Do you remember the good old days when you had to stop at a red light or got stuck in a traffic jam, and you turned your engine off to save fuel? The feeling of doing something for our planet was simply wonderful – and it still is, of course. Fortunately, minding the environment has become easier than ever. After all, car manufacturers have managed to make deactivation and activation automatic. This was a significant improvement, yet in the beginning, the first ignition was accompanied by a disappointing clatter. In a next step, the starting time was introduced. This further increased the driving comfort, yet a disturbing noise remained. Curious why that is no longer the case with modern stop&start engines, and what Gates has to do with it? Read on to find out!
Using a generator as a motor?
In 2003, Gates launched its first belt-driven stop&start system. This innovation was inspired by the idea that generators and electric motors are actually not all that different. One is mechanically driven and delivers electrical energy (the generator), while the other takes up electrical charge and converts it to mechanical motion (the electric motor). Engineers realized that, with only a small modification, the generator could actually perform both functions. So why not use the generator as a motor? Since the V-ribbed belt already connects everything, just draw on it for power transmission!
MGU instead of starter: astonishing results
In Gates’ first belt-driven stop&start engine, the motor of the generator/motor unit, now called the BSG (Belt-Driven Starter Generator), started the engine. Thanks to the better transmission ratio between the MGU and the crank disc, as compared to the conventional starter, the engine started much faster. It took less than 0.3 seconds to pull the engine up above the usual first ignition speed at about 300 rpm to almost idle speed. Moreover, the driver hardly noticed the start anymore, due to the noise reduction.
So, why not use the generator during normal operation? If you want to accelerate the car, combine both engines to get more power. Moreover, you don’t waste any more valuable energy when you brake the car. Nowadays both feats are accomplished by the ‛boost’ and ‛recuperation’ modes, which reduce pollution and fuel consumption.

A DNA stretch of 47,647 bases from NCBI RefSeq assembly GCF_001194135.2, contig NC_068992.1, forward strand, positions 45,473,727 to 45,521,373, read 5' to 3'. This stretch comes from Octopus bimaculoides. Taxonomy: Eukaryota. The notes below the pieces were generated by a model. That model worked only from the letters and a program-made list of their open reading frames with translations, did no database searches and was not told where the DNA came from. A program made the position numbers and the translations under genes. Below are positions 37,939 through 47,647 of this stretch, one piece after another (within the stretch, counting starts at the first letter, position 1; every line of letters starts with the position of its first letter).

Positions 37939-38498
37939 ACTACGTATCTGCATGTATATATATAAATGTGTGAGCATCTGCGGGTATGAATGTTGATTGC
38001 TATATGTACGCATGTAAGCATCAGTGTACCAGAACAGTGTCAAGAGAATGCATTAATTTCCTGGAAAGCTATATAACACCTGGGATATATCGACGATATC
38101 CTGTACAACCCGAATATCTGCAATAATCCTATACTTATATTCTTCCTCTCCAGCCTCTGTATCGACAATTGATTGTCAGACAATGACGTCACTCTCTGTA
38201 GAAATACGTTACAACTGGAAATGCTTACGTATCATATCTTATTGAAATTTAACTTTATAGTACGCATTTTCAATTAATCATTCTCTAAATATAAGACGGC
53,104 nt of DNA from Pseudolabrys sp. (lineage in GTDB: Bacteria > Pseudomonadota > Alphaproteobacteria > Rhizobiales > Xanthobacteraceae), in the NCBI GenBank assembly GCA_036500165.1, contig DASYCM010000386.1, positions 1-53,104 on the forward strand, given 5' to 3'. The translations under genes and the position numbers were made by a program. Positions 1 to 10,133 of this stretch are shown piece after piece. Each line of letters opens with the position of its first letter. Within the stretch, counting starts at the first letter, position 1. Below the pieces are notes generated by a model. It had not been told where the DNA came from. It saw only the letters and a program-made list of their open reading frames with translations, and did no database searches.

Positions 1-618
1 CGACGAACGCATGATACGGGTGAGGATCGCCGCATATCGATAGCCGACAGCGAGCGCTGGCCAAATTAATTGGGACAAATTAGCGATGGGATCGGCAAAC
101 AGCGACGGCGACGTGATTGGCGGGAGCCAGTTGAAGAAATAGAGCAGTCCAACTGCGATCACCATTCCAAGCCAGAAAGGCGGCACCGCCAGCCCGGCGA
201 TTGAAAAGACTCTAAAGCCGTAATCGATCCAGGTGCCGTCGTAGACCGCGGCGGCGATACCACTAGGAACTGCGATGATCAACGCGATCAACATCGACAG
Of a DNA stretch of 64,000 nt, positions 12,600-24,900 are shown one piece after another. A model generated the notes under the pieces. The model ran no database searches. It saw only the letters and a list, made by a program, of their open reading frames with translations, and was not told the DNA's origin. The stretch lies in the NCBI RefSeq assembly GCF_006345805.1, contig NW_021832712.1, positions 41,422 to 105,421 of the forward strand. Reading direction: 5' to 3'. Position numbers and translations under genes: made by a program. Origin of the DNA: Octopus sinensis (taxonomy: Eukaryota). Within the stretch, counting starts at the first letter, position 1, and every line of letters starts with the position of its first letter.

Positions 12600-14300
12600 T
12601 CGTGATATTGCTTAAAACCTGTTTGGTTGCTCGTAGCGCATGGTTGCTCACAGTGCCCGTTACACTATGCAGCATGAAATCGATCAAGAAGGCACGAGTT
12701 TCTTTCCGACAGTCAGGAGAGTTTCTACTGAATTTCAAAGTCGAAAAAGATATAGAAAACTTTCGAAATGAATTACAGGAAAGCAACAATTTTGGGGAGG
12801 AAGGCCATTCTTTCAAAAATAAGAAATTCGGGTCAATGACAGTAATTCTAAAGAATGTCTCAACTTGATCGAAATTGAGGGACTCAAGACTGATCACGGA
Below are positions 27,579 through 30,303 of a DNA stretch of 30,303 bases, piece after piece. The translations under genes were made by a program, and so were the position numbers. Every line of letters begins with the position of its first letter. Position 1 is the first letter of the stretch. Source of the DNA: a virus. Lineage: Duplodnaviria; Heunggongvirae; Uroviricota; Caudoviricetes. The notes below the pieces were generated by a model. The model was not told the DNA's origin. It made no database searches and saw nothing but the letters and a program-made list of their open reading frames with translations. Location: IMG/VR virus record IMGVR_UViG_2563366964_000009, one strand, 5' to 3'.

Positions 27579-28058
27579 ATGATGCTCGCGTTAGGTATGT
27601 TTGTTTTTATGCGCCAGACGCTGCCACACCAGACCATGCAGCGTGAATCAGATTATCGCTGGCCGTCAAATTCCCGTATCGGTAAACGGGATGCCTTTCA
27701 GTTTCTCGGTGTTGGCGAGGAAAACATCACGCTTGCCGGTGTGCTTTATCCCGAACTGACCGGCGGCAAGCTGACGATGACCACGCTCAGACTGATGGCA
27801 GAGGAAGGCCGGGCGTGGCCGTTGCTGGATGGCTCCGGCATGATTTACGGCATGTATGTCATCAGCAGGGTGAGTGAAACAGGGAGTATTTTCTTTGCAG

Interim solution: two tensioners
The belt-driven stop&start engines cause the V-ribbed belt to be pulled from alternating sides, which had never happened before. After all, when the starter is used, you start from the crankshaft, but when the car warms up and the stop&start mode is activated, you start from the generator pulley. In other words, the taut and slack sides of the belt now varied. This made it hard for a single tensioning device to control the fluctuation of force. In 2007-2008, the idea was to simply use two tensioners, but this solution came with a few drawbacks. It not only took up previous space; it also meant that car manufacturers had to develop two different layouts for the same engine, because the version with the stop&start system required additional bolting points. And, lastly, it was known that direct physical interaction of both tensioners would reduce the required tension level in the belt, to reduce friction loss and control belt slip.
Sidewinder tensioner: the latest technology
These days, the tensioners on engines offer functional modes such as boost recoup, start, generation via the front and auxiliary engine belts. The sidewinder is installed on the Alternator/Generator. It controls the BSG via two separate belt pulleys, which do not move independently of each other. This guarantees optimum belt tension with minimum bearing loads, which means less wear in the system and thus a long service life for the components.
Micro-V® E-Start™ belt
Obviously, all these new technologies put the V-ribbed belt under much greater stress: belts for cars equipped with a belt-driven stop&start system are subject to significant dynamic and vibration loads. Today, the electric motor delivers up to 80 Nm on a tiny pulley, resulting in shear forces within the ribs that are up to ten times higher. Here, too, a leap in development has been made in order to offer excellent resistance and keep pace with the requirements. As the use of the usual standard belts would lead to failure, Gates has developed a special Micro-V® E-Start™ belt. This belt features an aramid-based cord that increases tensile strength. Moreover, the Micro-V® E-Start™ belt is outfitted with a special adhesive rubber that ensures the necessary belt stability.
To find the right belt
for your vehicle, please consult the Gatesautocat
online catalogue or the Gates mobile app.